- Bram Stoker’s Dracula directed by Francis Ford Coppola
- Suckers: Bleeding London Dry by Anne Billson
Pan, 315 pp, £4.99, January 1993, ISBN 0 330 32806 9
Bram Stoker’s Dracula (as distinct from Bram Stoker’s Dracula) begins with a canny bit of Orientalism. The English solicitor Jonathan Harker is travelling to the Carpathians to meet his client Count Dracula. ‘The impression I had,’ Harker says of crossing the Danube at Budapest, ‘was that we were leaving the West and entering the East; the most Western of splendid bridges ... took us among the traditions of Turkish rule.’ We know all about those traditions. This is the realm of the incalculable, bloodthirsty Other; the Other of our dreams, of course, the figure we compose out of everything we can’t or wont know about ourselves. But then Dracula is a dream, multiple, self-contradicting, hovering. He doesn’t show up in mirrors because he is himself a mirror, ready to reflect a whole hodgepodge of fears and desires. He drinks blood, preys on women; converts men to insect-eaters; he is the undead, a travesty of the resurrection; he is what waits at the end of Eastern journeys and he also comes West, buying up London, bringing boxes of earth from his native land; associated with bats and wolves and the night, he carries the imagery of rabies and syphilis into the age of Aids.
Francis Ford Coppola’s lavish, stylish, sometimes silly, always engaging movie also includes the lines quoted above, but we hardly notice them because we’ve just been treated to a much more spectacular encounter between worlds. The year is 1462. Constantinople has fallen, and Turkish Muslims are colonising the map. Our hero, a Christian Romanian count, takes up arms against a force which a voice-over describes as insurmountable – meaning tough but not so tough he won’t be back. After a brief and brilliant battle borrowed from Kurosawa, all skewerings and shudderings in dark silhouette against a blood-red sky, the Count returns to find that his much-loved wife, told by the treacherous Turks that he was dead, has committed suicide. Since she cannot be buried according to the rites of the Church he has just saved from thousands of its foes, he stabs the altar cross, spills the holy water and swears to live for ever as God’s enemy.
In interviews Coppola and the author of the screenplay, James V. Hart, have insisted on the gripping irony of this situation and on their sense of Dracula as a fallen angel. Great love in its bafflement turns to great hatred; even evil may have its origins in strangled or thwarted generosity. Taken out of context, the proposition is decent, slightly soggy, well-intentioned but short-winded – try applying it to Goebbels or to the next apprentice vampire who wants to test his fangs on you. In context, however, it works rather differently because it relocates the monster. This Dracula, the one on the screen, Gary Oldman in extravagant armour, is the beleaguered West rather than the unknown East; he stand, so to speak, at our end of Jonathan Harker’s bridge. His very sacrilege doesn’t make sense in any other world, and we can scarcely disavow him.
Bela Lugosi in Tod Browning’s version was human enough – there is an unforgettable close-up of his large, drawn face as it descends on a victim, a mask of pain and sorrow rather than vice or cruelty – but he was a stranger, and he could be cast out. The film has only the faintest of suggestions that we have created him or that he has answered our call. Christopher Lee, in a series of Hammer movies, was dignified and handsome, but far too natty to have come out of anyone’s unconscious. These Hammer films, incidentally, seem now to have acquired a patina of critical respectability, rather as if Sid James, with time, had turned into John Gielgud. It’s worth saying that whatever the excesses and incoherencies of Coppola’s Dracula, it is the work of an inventive and subtle movie imagination, which the Hammer films were not.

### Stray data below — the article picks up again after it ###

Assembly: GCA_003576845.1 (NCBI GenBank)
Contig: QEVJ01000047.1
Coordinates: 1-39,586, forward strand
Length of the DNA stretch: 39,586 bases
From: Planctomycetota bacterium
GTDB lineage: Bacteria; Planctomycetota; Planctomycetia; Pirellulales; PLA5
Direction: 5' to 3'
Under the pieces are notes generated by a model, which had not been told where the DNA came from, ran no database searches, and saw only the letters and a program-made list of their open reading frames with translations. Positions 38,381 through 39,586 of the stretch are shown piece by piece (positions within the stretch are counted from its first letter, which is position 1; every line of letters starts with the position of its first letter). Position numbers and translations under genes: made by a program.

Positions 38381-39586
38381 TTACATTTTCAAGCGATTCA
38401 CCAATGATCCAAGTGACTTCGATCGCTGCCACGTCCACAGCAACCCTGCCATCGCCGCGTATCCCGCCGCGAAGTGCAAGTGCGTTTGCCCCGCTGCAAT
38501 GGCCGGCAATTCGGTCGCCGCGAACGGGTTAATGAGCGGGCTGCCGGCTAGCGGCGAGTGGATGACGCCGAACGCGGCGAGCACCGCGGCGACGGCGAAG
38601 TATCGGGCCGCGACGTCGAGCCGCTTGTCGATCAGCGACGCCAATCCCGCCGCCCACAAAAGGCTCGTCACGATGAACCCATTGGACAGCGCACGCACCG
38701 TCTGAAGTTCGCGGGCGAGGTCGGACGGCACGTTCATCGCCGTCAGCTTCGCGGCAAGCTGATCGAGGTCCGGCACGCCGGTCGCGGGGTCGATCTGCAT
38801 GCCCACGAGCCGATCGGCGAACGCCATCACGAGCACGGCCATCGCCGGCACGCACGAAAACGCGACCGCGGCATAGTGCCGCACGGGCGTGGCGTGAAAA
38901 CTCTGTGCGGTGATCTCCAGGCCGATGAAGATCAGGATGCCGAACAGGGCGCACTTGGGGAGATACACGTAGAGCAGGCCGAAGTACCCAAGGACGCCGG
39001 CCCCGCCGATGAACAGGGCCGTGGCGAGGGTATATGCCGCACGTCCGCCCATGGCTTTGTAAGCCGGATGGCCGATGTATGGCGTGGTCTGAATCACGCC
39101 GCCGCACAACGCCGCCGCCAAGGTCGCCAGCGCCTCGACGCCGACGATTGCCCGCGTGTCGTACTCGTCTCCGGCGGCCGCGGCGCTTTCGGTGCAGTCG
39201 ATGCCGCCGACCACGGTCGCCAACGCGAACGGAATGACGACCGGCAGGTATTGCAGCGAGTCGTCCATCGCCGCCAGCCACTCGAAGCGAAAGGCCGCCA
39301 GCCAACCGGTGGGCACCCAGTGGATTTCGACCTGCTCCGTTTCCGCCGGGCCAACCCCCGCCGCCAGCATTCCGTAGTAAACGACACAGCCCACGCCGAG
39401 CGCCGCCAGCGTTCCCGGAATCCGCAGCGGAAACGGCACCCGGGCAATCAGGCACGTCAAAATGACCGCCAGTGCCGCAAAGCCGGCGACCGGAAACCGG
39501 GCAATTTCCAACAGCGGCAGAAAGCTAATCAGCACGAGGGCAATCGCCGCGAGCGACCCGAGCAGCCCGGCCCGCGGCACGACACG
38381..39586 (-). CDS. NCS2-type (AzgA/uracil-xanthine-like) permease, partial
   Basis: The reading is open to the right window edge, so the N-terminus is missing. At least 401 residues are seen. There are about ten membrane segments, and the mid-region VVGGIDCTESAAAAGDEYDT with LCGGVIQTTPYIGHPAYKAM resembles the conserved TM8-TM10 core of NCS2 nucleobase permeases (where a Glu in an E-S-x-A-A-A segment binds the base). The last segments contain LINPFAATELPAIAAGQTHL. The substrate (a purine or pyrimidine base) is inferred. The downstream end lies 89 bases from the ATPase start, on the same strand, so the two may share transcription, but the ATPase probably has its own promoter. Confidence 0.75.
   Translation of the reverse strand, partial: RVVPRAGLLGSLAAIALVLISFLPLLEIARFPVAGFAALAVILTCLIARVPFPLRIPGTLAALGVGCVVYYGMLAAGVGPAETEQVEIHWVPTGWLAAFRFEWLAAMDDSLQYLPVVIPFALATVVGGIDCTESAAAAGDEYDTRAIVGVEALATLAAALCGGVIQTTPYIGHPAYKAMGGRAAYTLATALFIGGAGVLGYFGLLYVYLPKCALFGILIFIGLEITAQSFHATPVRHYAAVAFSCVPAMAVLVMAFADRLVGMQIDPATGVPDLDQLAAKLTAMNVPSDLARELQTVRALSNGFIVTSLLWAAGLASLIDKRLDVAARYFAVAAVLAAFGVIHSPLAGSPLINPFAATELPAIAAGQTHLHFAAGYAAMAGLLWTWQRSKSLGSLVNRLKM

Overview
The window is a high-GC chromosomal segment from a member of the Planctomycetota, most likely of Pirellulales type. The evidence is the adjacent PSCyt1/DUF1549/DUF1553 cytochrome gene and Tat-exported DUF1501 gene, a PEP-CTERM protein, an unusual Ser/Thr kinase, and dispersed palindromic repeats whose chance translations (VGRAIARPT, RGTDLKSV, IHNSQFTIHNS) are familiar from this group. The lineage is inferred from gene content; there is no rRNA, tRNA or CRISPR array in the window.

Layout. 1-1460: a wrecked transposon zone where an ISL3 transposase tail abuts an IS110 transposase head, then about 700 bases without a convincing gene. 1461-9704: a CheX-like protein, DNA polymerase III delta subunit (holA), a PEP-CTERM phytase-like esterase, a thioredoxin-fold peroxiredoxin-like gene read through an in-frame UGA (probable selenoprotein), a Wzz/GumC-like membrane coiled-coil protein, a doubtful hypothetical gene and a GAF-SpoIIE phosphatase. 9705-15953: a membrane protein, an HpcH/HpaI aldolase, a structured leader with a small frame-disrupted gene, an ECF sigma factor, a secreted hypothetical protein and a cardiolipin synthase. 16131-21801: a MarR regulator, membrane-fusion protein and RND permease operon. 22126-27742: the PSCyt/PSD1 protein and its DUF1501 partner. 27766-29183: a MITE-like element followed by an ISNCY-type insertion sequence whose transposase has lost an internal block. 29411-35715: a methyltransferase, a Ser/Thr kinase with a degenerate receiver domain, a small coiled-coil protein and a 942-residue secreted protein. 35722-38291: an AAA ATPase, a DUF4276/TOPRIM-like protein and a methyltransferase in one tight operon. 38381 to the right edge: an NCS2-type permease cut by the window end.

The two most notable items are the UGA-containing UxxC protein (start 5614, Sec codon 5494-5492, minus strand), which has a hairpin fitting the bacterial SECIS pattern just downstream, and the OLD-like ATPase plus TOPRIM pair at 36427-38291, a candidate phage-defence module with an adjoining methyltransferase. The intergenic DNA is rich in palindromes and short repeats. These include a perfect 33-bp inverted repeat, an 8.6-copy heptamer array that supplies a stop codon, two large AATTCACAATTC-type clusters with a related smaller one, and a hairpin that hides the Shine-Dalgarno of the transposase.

Of course, we could disavow Gary Oldman if he weren’t so good, and our more solemn critics have wanted to disavow him because the movie he is in isn’t serious enough; ‘all tricks but no meaning’ has been a frequent argument. This claim misses not only the point of the movie but, more interestingly, its tone. What would a serious Dracula movie look like? It’s as if we were to ask Bram Stoker to rewrite his book as Middlemarch. He himself made no such mistakes, knowing that a certain loopy innocence in the voice was necessary to the effect he was after, and that hokum was not opposed to horror but part of it. His story, he says, is ‘almost at variance with the possibilities of latterday belief’; and when Jonathan Harker realises that the creepy Count casts no reflection in his shaving mirror, he thinks, as one is supposed to think in such novels and movies: ‘This was startling, and, coming on top of so many strange things, was beginning to increase that vague feeling of uneasiness which I always have when the Count is near.’ Almost at variance; only beginning; only a vague feeling. Interesting meanings get into these works because the works don’t linger over them, almost seem to miss them; perhaps do sometimes miss them, as explicit meanings. We might compare the light, fast style of Dracula with the ponderous movements of Louis Malle’s Damage, a movie which lingers over everything, and can’t even be cryptic without signalling the importance of its silence. Dracula has ideas, although it doesn’t appear to; Damage has only ideas.